Envío Digital
Central American University - UCA  
  Number 95 | Junio 1989



News of Contras' Death Greatly Exaggerated

Envío team

Interview with Lieutenant Colonel Ricardo Wheelock Román

The US press conveys the impression that the contras are dead and their war is over. But the damages these forces continue to inflict on Nicaragua and their ongoing US backing say otherwise. In the following ANN Barricada interview, Lieutenant Colonel Ricardo Wheelock Román, the Nicaraguan army’s military intelligence chief, discusses recent contra attacks and US military maneuvers. As his analysis makes clear, US policy continues to pose a military threat to Nicaragua.

envío: What is the true situation of the contras?

RWA: In the first place, we'd have to say that the most important forces of the counterrevolution are in Honduras. There are currently some 6,950 contras from the FDN and 500 from Yatama in Honduras. There are 400 from ARDE in Costa Rica and 1,350 contras inside Nicaragua. These figures give us a total of 9,200 armed men and I say it that way because the ones who are fighting are not the only contras. This number would have to be multiplied four or five times to include their families and that would give us the number of people who are in Honduras, for example.

These people in Honduras have been presented as if they were refugees, "dying of hunger," victims of the Nicaraguan government. The truth is that they have been able to maintain what the Americans call the "Command" or "Force Control." That is to say, they are organized militarily in the different camps. To give you an example, in the so-called Center for Military Instruction at this moment there are some 600 mid-level counterrevolutionary officials taking a course to help them strengthen their military structure.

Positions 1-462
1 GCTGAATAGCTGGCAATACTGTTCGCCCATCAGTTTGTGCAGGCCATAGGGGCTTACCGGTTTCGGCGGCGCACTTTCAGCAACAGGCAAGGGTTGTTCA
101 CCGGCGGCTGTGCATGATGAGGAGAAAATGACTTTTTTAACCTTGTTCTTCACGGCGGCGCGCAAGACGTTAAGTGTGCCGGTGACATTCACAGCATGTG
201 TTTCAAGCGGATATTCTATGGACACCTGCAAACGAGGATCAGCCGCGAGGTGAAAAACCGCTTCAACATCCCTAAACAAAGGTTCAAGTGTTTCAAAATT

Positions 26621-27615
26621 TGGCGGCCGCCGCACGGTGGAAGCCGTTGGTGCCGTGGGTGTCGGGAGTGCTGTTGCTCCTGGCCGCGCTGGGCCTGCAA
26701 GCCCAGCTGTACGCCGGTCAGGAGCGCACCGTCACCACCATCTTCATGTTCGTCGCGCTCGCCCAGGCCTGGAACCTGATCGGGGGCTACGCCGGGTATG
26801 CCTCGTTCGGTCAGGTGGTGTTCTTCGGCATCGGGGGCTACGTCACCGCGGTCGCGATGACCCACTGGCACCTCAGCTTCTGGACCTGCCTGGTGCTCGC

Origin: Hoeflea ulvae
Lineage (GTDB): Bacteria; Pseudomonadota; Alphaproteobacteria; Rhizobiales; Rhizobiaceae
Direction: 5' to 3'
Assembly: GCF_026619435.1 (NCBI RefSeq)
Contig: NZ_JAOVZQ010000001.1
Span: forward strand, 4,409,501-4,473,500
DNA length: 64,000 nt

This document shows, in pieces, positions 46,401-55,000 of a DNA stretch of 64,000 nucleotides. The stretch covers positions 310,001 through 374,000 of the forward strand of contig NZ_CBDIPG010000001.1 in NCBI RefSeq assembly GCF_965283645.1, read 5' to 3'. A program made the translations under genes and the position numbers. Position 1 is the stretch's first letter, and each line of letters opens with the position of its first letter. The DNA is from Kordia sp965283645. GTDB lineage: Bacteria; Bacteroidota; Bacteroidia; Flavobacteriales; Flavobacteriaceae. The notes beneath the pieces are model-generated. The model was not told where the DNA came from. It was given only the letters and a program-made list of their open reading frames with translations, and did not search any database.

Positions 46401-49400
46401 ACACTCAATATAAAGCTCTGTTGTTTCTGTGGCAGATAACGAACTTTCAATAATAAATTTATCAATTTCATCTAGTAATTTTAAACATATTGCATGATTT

In the different contra camps in Honduras, they are training and upgrading the troops. They have maintained military unity among their forces. For example, in this past month, between 250 and 300 contras were sent into Nicaragua to bring supplies and provide reinforcements. To all this you should add the military role played by the contra radio stations. 15th of September Radio, Radio Liberation and the Radio System of the Resistance continue functioning in Honduras. What is even more important is the system of command through the radios, the military circuit between Tegucigalpa and the Strategic Command and between the latter and the units along the border. That whole network has remained intact, exactly the same as if all the contras were still in Nicaragua.

envío: And the military activity within Nicaragua also continues?

RWA: Military activity has continued. The data on the first three months of this year, through April 10, show that the contras have carried out 403 attacks, 17 ambushes, 10 attacks on villages, attacks on 4 refugee settlements and 3 economic targets. Of course, all this activity has caused deaths. In the first three months of the year between the Sandinista Popular Army (EPS) and the civilian population there were 43 dead, 75 wounded, 3 disappeared and a fairly large number of kidnap victims. On the contra side, in the combats they provoked there were 193 dead, 89 captured and more than 26 who have surrendered in battle, not counting those who turn themselves in voluntarily.

envío: There are rumors of changes in the contras' internal organization. What can you tell us about this situation?

RWA: In fact, they have changed their military structure. Before they were organized in Regional Commands and Task Forces; now they have organized as if they were a regular army with battalions, companies and platoons. They have 21 battalions, 3 independent battalions, 1 artillery battalion and a company of military police. This matter of 21 battalions is just on paper; they are battalions in name only. They are the same task forces with purely irregular characteristics. They have also structured their leadership as if it were a military command, with chiefs of intelligence, logistics, operations, supplies and psychological operations. They also have an inspector general, a vounterintelligence dection and a person in charge of the internal and northern fronts. Over and above its military significance, this move seeks to make this irregular mercenary army parallel to the Nicaraguan army so that, in the event of negotiations, they can find a way to integrate those forces into the EPS. This seems to be a key factor.